The company’s US-listed share price is down 27% year-to-date. And while the company doesn’t take on debt specifically for the wealth management industry, its gross debt has more than doubled since 2019, from $1.6 billion (Canadian dollars) to nearly $3.8 billion. dollars (Canadian dollars) in 2021.

“I think what might really bite them is…much more pressure to disclose…organic growth numbers, which they don’t have to do now,” the source said. “There’s going to be a lot more pressure to release the details of the trades they’re making, the multiples they’re paying, the debt that’s accumulating specifically related to US trades.” Currently, CI does not have to disclose details of its RIA transactions in the United States because they are not “material” transactions.

But the strategy only works if they can get that higher multiple in the US wealth market, the executive said.

In private markets, where companies like Mercer or Wealth Enhancement Group are active buyers, RIAs are valued at around 30 times earnings, the executive said. This is the space where CI Financial has aggressively made deals, buying more than 30 companies since entering the US market in January 2020.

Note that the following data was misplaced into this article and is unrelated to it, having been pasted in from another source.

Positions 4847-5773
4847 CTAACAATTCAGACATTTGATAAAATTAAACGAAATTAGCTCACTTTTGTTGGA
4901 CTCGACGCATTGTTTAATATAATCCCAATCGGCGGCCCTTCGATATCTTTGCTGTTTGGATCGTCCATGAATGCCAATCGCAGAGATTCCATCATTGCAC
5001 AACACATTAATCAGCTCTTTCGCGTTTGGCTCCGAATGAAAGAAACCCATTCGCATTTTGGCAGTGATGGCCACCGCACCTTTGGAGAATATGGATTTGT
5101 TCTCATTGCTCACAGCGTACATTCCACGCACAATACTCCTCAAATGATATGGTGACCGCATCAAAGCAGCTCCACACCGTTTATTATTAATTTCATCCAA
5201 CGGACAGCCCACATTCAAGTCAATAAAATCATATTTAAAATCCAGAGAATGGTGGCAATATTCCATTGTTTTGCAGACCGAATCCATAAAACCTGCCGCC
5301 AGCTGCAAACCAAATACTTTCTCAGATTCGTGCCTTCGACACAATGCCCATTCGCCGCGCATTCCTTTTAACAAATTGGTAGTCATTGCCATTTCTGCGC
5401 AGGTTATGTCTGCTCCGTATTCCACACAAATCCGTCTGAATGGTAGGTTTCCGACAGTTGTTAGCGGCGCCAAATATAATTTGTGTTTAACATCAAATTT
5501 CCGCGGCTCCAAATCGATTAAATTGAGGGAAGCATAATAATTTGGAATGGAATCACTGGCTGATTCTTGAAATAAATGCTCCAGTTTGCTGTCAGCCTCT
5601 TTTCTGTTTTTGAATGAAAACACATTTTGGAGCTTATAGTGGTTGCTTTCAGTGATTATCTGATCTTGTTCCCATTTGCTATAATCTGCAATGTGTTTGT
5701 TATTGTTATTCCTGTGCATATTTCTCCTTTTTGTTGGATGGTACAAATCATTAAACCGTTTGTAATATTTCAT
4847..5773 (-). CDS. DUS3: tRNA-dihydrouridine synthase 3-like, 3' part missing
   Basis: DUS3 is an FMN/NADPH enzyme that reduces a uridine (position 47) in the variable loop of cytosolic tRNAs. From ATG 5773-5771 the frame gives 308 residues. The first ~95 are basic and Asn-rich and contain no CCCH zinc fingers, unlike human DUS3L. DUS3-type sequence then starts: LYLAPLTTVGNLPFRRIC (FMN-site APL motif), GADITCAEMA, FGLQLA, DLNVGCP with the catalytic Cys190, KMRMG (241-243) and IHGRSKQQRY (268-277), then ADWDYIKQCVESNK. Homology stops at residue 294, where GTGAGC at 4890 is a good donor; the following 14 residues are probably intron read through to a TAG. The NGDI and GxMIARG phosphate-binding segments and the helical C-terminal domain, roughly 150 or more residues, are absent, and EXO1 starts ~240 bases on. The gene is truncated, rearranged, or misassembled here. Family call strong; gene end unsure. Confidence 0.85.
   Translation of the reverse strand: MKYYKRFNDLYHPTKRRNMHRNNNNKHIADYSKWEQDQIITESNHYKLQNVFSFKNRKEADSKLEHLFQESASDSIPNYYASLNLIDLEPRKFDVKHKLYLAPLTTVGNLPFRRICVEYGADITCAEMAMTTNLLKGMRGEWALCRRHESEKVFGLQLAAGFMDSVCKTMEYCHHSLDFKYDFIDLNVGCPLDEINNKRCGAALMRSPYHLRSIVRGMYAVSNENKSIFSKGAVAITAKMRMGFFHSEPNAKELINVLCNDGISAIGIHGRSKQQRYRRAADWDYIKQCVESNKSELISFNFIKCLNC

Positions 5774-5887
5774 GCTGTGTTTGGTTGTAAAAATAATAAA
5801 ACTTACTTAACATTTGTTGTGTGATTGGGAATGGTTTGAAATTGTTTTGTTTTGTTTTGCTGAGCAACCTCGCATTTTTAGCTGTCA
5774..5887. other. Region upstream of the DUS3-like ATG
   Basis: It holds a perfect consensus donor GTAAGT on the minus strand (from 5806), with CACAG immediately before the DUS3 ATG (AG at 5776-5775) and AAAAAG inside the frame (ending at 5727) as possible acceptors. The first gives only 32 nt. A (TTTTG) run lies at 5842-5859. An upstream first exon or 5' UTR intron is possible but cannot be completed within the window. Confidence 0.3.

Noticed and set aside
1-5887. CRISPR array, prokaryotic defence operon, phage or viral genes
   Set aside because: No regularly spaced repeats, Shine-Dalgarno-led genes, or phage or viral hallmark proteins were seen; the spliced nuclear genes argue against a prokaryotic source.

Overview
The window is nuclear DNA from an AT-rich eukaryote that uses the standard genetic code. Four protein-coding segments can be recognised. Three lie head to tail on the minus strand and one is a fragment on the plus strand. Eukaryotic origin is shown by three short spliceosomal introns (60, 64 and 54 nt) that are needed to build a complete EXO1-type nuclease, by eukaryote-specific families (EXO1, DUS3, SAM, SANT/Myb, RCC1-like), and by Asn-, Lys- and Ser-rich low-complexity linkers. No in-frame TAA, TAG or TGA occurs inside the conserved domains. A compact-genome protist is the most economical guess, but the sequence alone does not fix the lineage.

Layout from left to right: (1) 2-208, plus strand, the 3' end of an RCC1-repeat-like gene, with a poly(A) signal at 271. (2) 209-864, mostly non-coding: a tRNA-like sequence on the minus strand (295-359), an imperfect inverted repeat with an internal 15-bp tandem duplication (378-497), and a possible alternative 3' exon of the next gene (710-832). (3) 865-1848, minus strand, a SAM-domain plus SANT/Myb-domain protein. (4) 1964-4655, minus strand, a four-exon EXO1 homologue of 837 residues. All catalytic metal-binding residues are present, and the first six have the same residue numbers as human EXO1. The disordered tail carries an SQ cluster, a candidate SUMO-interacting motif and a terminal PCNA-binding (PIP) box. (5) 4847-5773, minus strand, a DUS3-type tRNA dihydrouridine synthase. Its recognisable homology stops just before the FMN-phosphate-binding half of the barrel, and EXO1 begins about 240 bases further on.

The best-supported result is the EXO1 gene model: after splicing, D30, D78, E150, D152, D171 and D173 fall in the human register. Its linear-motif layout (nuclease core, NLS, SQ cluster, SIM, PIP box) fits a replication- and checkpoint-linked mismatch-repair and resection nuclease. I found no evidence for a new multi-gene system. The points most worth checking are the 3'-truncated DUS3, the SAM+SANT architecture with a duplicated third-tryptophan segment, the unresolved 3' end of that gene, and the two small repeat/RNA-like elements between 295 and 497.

Yet publicly traded Focus Financial, also an aggressive buyer, trades at 9.5 times EBITDA, according to a March report from Deutsche Bank. SilverCrest trades at around 13 times earnings, the executive said.

“They’re going to have to start convincing the market that there’s a plan to integrate all of these very radically independent businesses into one … CI Private Wealth,” he said. Many of the businesses that CI has acquired are not required to take on the CI Financial name.